Clocking in at a meaty 134 minutes, Mudbound is thrillingly ambitious and complex, and features daring experimental flourishes, including a multicharacter narration that, while initially a touch overbearing, ultimately lends the film an apposite epistolary quality—repressed characters who are physically or emotionally adrift from their families are given voice, to powerful dramatic effect. The film’s immersive first half cycles through multiple perspectives and incidents at a rapid rate, but its more streamlined second half rests to focus on the trials faced by returning heroes Jamie and Ronsel, who form a bond while both afflicted by PTSD. Adulterous sexual tension between Jamie and Laura threatens to boil over, while Ronsel must confront a Jim Crow society hostile to his very existence: “My country hadn’t changed a bit,” he laments in voiceover. Mudbound patiently builds toward a harrowing climax that’s followed by a final, intensely moving note of grace.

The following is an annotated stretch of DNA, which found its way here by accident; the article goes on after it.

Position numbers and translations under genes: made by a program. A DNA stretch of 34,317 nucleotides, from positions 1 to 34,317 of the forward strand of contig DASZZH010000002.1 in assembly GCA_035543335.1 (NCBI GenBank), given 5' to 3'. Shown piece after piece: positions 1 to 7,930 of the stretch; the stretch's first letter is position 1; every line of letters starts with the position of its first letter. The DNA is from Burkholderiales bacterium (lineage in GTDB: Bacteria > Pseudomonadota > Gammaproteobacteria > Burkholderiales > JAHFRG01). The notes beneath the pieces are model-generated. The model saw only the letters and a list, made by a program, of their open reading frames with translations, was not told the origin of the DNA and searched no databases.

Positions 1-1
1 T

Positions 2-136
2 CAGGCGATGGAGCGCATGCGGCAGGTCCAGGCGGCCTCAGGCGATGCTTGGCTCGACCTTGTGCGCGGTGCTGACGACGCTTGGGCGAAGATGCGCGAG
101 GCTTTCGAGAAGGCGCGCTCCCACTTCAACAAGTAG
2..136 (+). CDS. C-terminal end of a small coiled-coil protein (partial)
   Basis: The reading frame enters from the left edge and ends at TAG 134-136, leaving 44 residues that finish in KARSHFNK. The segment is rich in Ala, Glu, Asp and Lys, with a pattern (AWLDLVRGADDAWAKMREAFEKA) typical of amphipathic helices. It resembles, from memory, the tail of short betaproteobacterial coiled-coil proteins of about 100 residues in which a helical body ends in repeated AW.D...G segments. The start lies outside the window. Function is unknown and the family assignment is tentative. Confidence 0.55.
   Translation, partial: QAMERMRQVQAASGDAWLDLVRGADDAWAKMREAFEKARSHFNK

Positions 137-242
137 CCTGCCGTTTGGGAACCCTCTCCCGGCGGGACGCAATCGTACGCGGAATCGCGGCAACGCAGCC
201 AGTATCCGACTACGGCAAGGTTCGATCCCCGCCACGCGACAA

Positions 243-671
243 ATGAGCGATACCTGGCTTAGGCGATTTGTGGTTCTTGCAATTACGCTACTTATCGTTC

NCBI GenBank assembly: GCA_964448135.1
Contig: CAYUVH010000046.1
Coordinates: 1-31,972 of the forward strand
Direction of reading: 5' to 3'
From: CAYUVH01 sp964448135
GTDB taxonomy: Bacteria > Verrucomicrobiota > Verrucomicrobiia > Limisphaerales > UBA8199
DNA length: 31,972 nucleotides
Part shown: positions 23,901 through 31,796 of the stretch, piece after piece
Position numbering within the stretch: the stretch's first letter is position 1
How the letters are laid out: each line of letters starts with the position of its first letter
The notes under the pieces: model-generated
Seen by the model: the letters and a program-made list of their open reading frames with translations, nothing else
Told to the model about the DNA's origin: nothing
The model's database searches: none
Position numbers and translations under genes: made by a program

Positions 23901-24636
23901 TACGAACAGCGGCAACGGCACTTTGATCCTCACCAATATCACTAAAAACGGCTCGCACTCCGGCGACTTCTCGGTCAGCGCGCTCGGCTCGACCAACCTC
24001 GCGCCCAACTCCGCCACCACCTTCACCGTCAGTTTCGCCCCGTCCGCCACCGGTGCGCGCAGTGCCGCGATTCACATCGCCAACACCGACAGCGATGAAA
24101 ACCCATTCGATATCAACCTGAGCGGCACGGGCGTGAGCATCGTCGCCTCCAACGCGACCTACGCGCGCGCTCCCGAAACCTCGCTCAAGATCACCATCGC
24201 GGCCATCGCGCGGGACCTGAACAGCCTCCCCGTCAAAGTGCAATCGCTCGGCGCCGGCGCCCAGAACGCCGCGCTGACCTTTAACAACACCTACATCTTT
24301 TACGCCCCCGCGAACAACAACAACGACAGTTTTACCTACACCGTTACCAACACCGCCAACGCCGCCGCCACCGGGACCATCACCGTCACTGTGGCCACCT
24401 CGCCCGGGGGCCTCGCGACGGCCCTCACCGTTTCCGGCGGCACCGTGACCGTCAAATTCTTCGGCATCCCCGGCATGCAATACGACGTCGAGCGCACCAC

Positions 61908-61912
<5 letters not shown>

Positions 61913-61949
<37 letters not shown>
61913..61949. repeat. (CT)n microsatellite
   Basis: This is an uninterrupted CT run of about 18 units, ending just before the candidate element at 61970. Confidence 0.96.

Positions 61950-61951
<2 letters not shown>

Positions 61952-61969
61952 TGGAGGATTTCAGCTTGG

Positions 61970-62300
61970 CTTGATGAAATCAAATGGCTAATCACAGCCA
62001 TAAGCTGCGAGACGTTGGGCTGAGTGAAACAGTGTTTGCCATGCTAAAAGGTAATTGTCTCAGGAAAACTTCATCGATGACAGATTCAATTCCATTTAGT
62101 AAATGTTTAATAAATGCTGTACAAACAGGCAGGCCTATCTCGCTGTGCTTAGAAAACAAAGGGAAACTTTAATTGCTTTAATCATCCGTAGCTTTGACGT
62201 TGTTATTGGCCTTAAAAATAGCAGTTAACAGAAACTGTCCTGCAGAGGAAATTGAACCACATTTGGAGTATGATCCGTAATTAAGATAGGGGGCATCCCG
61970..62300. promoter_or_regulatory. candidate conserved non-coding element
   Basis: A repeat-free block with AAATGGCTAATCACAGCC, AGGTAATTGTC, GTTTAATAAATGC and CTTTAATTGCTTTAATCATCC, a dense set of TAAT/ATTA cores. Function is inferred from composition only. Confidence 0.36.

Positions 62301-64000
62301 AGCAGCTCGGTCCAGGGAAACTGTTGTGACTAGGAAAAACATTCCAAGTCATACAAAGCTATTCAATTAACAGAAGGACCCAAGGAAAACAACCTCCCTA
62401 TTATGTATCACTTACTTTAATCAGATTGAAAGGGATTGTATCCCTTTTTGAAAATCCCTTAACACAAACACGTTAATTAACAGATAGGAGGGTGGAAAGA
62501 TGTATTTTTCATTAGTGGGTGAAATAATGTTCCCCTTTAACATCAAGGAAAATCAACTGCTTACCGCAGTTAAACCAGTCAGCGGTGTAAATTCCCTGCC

So what drew Dee Rees to the material? “Back in 2015, [producer] Cassian Elwes brought the script, originally written by Virgil Williams, to my attention, and I was taken by how the narrative was told from several points of view,” said Rees, speaking to me over the phone from a departure lounge in a London airport in July. “I really wanted to get into the Jackson family, because when we’re with a character [in the script] we’re truly seeing the world through their eyes. That’s what I really wanted to play up. That was one of the exciting things about it for me.” American cinema is hardly overburdened with layered historical narratives told from an African-American perspective, and Rees saw an opportunity to engage with history on a personal level, tracing a line from Ronsel to her own family. “My maternal grandfather was a veteran of World War II and my paternal grandfather went to Korea—so different eras, and different kinds of battles. But I was struck by the fact that they were considered more American when they were overseas than they were in the States. I wanted to get into the theme of the battle abroad versus the battle at home, which was even bloodier.”